MPs were taken aback when New Labour's Helen Brinton announced her forthcoming marriage plans.

The divorced Peterborough MP revealed she is to marry one Alan Clark.

Helen Brinton: no mistaken identity
But no, this is not the greatest comeback since the resurrection - although if anyone could pull off such a showstopping joke on his colleagues then surely it would have been the deceased former Kensington and Chelsea MP.

Sadly not, this Alan Clark is the splendid political correspondent for Meridian TV. Everyone wishes them all the best.

Cross partying

It has almost become a regular sight to see disgruntled Tories crossing the floor to the Labour Party.

But we should not forget that one of the first was former Hexham Tory MP Alan Amos.

Mr Amos resigned his seat after he was found by the police allegedly engaging in a homosexual act on Hampstead Heath.

He was arrested just weeks before the 1992 general election and denied he was gay but admitted to "a childish and stupid" encounter - a touch of the Ron Davies perhaps!

He was cautioned but never charged and, in 1995, joined the Labour Party. Presumably his previously-held views that rapists and muggers should be flogged chime well in the party that has Jack Straw as Home Secretary.

So much so that he has now been added to the list of approved candidates to be Labour hopefuls at the next general election. All he has to do is find a seat that will have him.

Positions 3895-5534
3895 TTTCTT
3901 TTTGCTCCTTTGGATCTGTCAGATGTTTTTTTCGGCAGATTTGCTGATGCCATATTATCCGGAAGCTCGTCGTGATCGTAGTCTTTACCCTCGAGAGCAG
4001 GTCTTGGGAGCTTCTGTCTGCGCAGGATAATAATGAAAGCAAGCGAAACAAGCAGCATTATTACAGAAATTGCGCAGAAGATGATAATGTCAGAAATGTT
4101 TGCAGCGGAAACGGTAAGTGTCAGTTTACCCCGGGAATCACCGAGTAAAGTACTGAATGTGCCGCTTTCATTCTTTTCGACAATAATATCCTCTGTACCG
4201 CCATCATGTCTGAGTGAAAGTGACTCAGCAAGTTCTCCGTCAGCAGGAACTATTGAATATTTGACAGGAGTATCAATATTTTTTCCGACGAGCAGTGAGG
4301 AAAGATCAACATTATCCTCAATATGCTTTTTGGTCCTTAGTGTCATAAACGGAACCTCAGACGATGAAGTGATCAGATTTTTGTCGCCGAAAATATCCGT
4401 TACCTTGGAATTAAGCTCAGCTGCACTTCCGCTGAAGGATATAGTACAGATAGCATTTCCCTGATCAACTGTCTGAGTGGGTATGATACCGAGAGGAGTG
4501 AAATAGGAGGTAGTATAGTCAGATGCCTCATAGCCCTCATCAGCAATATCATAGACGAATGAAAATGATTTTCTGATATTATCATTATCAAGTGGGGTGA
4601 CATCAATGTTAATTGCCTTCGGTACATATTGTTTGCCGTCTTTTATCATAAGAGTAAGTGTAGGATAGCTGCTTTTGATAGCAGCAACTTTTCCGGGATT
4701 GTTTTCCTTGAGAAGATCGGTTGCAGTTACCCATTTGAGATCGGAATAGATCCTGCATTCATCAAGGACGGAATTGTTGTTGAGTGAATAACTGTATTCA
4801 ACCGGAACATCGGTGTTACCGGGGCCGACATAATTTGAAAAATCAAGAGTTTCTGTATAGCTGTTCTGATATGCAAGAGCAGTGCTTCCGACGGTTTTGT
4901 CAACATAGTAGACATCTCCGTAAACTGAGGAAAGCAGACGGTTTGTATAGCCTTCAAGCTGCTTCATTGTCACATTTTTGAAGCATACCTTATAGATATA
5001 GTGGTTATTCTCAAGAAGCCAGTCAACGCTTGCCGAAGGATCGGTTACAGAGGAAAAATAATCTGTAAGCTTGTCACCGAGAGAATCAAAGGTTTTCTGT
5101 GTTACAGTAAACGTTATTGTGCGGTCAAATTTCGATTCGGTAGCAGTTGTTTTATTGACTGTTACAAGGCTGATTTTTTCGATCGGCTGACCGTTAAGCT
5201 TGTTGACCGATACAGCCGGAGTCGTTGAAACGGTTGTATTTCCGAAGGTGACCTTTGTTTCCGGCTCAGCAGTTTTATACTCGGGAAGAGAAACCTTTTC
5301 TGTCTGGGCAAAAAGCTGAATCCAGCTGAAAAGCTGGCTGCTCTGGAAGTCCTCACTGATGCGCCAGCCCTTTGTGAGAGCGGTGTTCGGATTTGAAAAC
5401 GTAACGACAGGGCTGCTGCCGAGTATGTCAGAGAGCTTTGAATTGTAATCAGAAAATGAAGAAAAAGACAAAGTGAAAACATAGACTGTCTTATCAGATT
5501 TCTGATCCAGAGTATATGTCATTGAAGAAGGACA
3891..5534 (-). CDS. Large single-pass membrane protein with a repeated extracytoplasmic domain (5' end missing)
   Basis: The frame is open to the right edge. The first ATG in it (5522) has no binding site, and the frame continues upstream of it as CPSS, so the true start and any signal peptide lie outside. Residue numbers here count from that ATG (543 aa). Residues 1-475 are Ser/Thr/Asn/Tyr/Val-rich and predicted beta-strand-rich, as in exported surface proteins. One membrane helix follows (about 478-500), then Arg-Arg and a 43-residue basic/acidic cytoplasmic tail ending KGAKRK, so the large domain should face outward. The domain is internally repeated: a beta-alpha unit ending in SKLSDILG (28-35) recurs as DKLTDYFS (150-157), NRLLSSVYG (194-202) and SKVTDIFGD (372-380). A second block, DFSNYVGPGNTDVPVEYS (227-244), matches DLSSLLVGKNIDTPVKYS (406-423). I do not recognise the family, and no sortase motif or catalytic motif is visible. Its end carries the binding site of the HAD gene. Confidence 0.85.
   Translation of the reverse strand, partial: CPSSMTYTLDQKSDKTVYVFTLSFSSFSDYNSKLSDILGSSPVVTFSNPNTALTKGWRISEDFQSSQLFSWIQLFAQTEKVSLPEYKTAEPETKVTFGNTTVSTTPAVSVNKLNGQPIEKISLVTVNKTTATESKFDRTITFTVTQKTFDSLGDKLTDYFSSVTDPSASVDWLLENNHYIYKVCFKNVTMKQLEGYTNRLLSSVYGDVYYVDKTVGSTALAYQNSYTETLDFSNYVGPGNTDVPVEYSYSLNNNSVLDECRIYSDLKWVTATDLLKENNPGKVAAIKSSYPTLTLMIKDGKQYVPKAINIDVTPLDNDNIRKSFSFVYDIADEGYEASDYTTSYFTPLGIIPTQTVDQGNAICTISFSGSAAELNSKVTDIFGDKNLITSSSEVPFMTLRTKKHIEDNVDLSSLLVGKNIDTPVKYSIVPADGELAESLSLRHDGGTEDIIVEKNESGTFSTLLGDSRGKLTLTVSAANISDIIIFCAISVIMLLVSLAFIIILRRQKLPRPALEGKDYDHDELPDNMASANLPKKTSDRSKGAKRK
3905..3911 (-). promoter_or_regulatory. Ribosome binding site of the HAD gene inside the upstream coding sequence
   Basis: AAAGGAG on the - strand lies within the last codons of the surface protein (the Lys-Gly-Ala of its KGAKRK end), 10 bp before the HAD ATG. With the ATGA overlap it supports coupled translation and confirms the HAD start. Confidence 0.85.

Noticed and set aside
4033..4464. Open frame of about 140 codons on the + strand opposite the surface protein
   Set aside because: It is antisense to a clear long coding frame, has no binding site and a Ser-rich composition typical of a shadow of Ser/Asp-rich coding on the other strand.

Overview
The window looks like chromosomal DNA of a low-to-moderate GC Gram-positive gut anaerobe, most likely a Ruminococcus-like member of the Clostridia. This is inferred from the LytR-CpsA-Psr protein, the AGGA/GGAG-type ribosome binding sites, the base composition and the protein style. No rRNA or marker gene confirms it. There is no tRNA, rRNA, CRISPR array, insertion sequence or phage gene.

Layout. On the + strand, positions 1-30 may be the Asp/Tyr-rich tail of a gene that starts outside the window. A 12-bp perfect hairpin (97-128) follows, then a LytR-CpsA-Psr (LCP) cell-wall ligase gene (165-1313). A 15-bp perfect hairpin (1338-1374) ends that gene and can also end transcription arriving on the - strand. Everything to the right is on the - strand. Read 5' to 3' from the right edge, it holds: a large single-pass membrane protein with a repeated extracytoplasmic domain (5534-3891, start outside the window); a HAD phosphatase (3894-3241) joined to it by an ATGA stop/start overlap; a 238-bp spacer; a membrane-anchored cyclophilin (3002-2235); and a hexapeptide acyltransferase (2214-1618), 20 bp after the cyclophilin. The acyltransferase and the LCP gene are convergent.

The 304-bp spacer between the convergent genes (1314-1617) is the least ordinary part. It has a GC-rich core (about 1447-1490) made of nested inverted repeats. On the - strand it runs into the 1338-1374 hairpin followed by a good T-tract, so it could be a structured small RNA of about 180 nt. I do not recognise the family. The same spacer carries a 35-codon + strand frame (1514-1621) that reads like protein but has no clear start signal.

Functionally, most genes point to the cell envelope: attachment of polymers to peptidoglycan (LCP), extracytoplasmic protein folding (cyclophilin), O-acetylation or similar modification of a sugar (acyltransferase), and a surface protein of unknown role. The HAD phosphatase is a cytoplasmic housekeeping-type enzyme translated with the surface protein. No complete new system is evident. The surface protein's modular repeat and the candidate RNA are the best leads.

Carry on questioning

Blair Babe Rosie Winterton is clearly an ambitious backbencher.

And she recently had the chance to make her mark and impress her bosses on two occasions within three days.

Rosie Winterton: flowering at question time
The Doncaster Central MP - affectionately known as the Barbara Windsor of the Commons - was first in line to ask John Prescott a question during his regular Commons grilling.

And two days later she polled high enough in the weekly lottery to ask a question of the prime minister himself.

But ambition and the whips clearly got the better of her. She asked Mr Prescott a question about rural buses which allowed him to make a well-prepared announcement about a government boost to local services.

Two days later she asked the prime minister if he was aware how successful his policies at tackling child poverty had been. He was.

Rosie - a plant both by name and by nature it appears.

Truckin' on

I can reveal that William Hague's long-awaited Euro roadshow is finally set to take off.

Hitting the road
Last year he announced with a great flourish that he intended to take to the back of a flatbed lorry to hawk his anti-euro message around the country. It was going to be the equivalent of John Major's famous soapbox. But nothing ever materialised.

It was rumoured - although denied by Tory central office - that the project had run into difficulties because they couldn't find a wagon made in Britain.

Apparently the problem has now been solved and the lorry, or whatever it turns out to be, is set to be unveiled any time now.

MPs are holding their breath to see what the Tories have come up with.

Aren't Reliant Robins made in Britain?

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See also:
14 Jan 00 |  UK
Tyson row prompts rule review
12 Jan 00 |  UK Politics
Spin doctors face greater controls